Multiplex ligation-dependent probe amplification


Describe the process of DNA diagnosis of mutations in the Dystrophin gene

Which sorts of mutations can be detected?

-- Multiplex PCR of gene --
(Now outdated)

1. Selected exons amplified with PCR
• Selected exons based on which exons are commonly mutated
• Maybe 5 exons

2. Gel electrophoresis

Deletion detection:
• Missing exons on the gel

• Only a certain number of exons investigated (e.g. 8 out of 79)
• Only deletions detected
• Does not detect point mutations (nonsense mutations)

-- MLPA --

1. PCR amplification of all 79 exons

2. Analysis with capillary electrophoresis

3. Detection of amount of gene

• Every single exon investigated
• Determines relative copy number of all exons within gene simultaneously
• Detect carriers
• Detects deletions and duplications
• Still does not detect small duplications / deletions or nonsense (point) mutations


Compare normal and Dystrophic muscle biopsies

• Evenly spaced muscle fibres
• Regular staining
• Uniform size
• Little connective tissue

• Disordered spacing of muscle fibres
• Non-uniform staining
• Variable fibre size
• Necrotic muscle fibres
• Much connective tissue
• Inflammation: invasion by macrophages
• Fibrosis
• Muscle fibre degeneration and regeneration
• Hypercontracted (opaque) muscle fibres

Early dystrophic changes:
• Macrophage infiltration
• Necrotic muscle fibres (pale NADH stain)
• Regenerating fibres

Late dystrophic changes:
• Basophilic fibres (H&E stain)
• Alkaline phosphatase positive fibres
• 2C fibres
• Increased endomysial connective tissue
• Variable fibres size
• Hypercontracted muscle fibres


Describe what immunohistochemistry can tell us about DMD

Abs fluorescently tagged, specific for dystrophin

Normal: fluorescence observed around the rim of muscle fibres

DMD: Absent protein

NB BDM: decreased staining (not completely absent)


What can Western blotting tell us about MD?
Compare normal and MD results

Proteins run on a gel

Western blotting can:
• Quantify the amount of a protein in a specific tissue
• Determine the size of a protein

• Travels less because it is larger

• Smaller proteins: travel further on the gel


Which is the most common human muscular dystrophy in childhood?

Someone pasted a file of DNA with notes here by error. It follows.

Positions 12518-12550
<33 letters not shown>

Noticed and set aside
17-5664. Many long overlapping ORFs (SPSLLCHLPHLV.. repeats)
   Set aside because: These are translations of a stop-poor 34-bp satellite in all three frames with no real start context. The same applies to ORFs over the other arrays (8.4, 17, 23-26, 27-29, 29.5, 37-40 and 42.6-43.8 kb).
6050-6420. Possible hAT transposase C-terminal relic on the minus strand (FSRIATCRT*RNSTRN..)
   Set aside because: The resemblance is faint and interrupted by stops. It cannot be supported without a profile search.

Describe the structure of DAPC

Actin skeleton

• C-terminus really important for assembly of DAPC

Transmembrane proteins in sarcolemma
• Sarcoglycans
• Dystroglycans




How much do exons contribute to the size of the Dystrophin gene?

Only 0.6%

Thus, the vast majority of the gene are intronic regions


How big is the Dystrophin protein compared to normal proteins

Dystrophin more than 3 times the normal length

Dystorphin: ~3600 aa
Normal: ~1000 aa


What varies in the various Dystrophin isoforms?

• C-terminus domain
• Cysteine-rich domain

• Actin-binding domain (only found in skeletal muscle isoform)
• Spectrin-like domain (variable n° of repeats)


Compare deletion of in-frame and exon spanning codons

In frame exons:
• Individual codons contained within an exon
• Deletion of the exon does not result in out-of-frame shift

Exon-spanning codon:
• Codon spans two exons
• Deletion of exon results in out-of-frame shift


Which sorts of exons are deleted in DMD and BMD?

DMD: deletion of out-of-frame exons (codons span two exons)

BMD: deletion of in-frame exons (codon contained within an exon)


If a boy was suspected to have DMD but the DNA test came back negative, what is the next port of call?

1. DNA sequencing (Sanger)

2. Muscle biopsy
• Really don't want to do this because it is quite invasive


What is observed in the other proteins associated with DAPC in the muscle biopsy?

eg. Sarcoglycans, Aquaporins

Reduced levels

This is not due to mutations in the genes, but rather secondary effects of the mutation in Dystrophin
Dystrophin is required for their stabilisation in the membrane


When is inflammatory cell infiltrate generally observed in DMD muscle biopsies?

Early-stage muscle pathology


What is the hallmark of late-stage muscle pathology in DMD?

Fibrous connective tissue


Why are de novo mutations in Dystrophin reasonably common?

How common are they?

Due to the sheer size of the gene (2.4 Mb)

Do novo mutations are responsible for 1/3 of DMD cases


To which chromosome does the Dystrophin gene map?



In general, which sorts of mutations cause DMD more and less commonly?

More common:
• Large deletions

Less common:
• Duplications
• Point mutations